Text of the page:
There is nothing, nothing wrong with these absolutely wonderful sweet scones from Amy. I’m presenting the recipe as written in The Sweeter Side of Amy’s Bread. At home, I’ve baked my own and allowed my imagination to flow: instead of cranberries and walnuts I have used raisins and slivered almonds.
Amy emphasizes toasting the nuts before adding to the mix. That’s very important here. You need a strong nut flavor to compete with inherent taste of the oats.
Oat Scones with Cranberries and Walnuts
Yield: 12 large scones
- 1 ¾ cups + 1 tablespoon unbleached all-purpose flour
- ⅔ cup whole wheat pastry flour
- ½ cup sugar
- 1 tablespoon baking powder
- 1 ¼ teaspoons kosher slat
- 1 teaspoon cinnamon
- ¾ teaspoon baking soda
- 1 ¼ cups unsalted butter, cold, in ½-inch dice
- 2 ½ cups old-fashioned rolled oats
- ⅞ cup dried cranberries
- ¾ cup walnuts, toasted, coarsely chopped
- 1 ½ cups buttermilk
- 1 large egg
- Turbinado sugar for sprinkling on top
Position one rack in the top third of the oven, one rack in the bottom third of the oven, and preheat the oven to 400⁰F. Line the two 12 x 17 inch sheet pan with baking parchment.
In a food processor fitted with the metal blade, combine the 2 flours, sugar, baking powder, salt, cinnamon, and baking soda and process them for 5 seconds, until they are just combined. Add the butter and process again for 10 top 15 seconds, until the mixture looks like coarse meal. The largest pieces of butter should be about the size of tiny peas (if you don’t have a food processor, mix the dry ingredients in a large bowl with wire whisk and cut in the cold butter with a pastry blender or 2 knives). The butter should be suspended in tiny granules throughout the flour, not rubbed into it to make a doubly mass. Transfer this mixture to a large bowl and stir in the oats, cranberries, and walnuts until they are evenly distributed.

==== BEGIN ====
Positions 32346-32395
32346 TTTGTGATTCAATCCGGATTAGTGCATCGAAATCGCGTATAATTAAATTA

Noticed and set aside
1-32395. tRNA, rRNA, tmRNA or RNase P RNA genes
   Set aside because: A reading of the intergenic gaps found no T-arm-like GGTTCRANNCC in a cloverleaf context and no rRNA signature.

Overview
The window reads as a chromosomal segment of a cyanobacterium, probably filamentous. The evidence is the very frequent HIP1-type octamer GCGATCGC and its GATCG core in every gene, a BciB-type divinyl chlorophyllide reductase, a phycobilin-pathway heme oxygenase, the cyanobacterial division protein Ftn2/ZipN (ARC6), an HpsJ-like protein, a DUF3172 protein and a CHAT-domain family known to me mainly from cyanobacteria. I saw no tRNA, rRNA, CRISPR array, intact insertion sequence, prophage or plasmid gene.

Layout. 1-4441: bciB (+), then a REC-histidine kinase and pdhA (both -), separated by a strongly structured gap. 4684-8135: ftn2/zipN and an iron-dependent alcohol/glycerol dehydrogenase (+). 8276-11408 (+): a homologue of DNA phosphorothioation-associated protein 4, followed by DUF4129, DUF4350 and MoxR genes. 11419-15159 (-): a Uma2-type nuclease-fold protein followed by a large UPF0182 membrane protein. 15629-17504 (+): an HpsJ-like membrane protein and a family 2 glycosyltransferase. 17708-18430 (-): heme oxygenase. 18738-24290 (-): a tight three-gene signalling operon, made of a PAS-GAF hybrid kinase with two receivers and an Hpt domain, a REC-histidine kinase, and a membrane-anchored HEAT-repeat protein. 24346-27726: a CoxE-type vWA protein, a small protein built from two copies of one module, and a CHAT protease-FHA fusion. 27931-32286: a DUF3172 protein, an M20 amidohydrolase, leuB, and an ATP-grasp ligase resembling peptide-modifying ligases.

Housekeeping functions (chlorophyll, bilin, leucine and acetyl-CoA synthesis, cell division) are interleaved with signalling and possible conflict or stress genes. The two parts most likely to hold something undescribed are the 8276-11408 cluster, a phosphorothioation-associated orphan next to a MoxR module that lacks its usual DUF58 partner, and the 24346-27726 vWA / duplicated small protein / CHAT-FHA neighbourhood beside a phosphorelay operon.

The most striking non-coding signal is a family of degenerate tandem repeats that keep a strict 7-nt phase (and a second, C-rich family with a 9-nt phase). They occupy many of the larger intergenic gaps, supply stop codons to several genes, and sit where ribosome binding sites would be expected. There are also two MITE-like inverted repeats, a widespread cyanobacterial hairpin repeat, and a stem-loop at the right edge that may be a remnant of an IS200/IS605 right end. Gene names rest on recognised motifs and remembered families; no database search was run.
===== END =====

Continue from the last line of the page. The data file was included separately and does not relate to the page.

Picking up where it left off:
In a small bowl, whisk together the buttermilk and egg. Remove ½ cup of this mixture and set it aside. Pour the remaining liquid over the dry ingredients and lightly and briefly stir them together, just until everything is barely moistened. It’s fine if there is a still a little bit of unmoistened flour in the bottom of the bowl. Don’t’ over mix or your scones will be heavy and doughy. This dough won’t be a single cohesive mass. It should look more like moistened clumps of flour and fruit.
Using your hands, drop free-form portions of dough about 3 ½ inches in diameter on the prepared baking sheets. Evenly space 6 scones on each sheet. Don’t try to press them down or squeeze them together — they should look like irregular mounds or clumps. Using a pastry brush, dab the reserved buttermilk/egg mixture generously all over the tops the scones and sprinkle them lightly with Turbinado sugar.
Place on pan on each oven rack and bake for 1 5minutes. Reduce the oven temperature to 375⁰F and rotate the pans from top to bottom. Bake for 10 to 15 minutes longer, until the scones area deep golden brown on both the top and bottom. A toothpick inserted in the center of a scone should come out clean. Remove the scones from the pans to cool on a wire rack. Serve slightly warm or at room temperature. Store any leftovers in an airtight container. They’re best if eaten within 2 days. [That will not be a problem.]
Source: The Sweeter Side of Amy’s Bread by Amy Scherber and Toy Kim Dupree<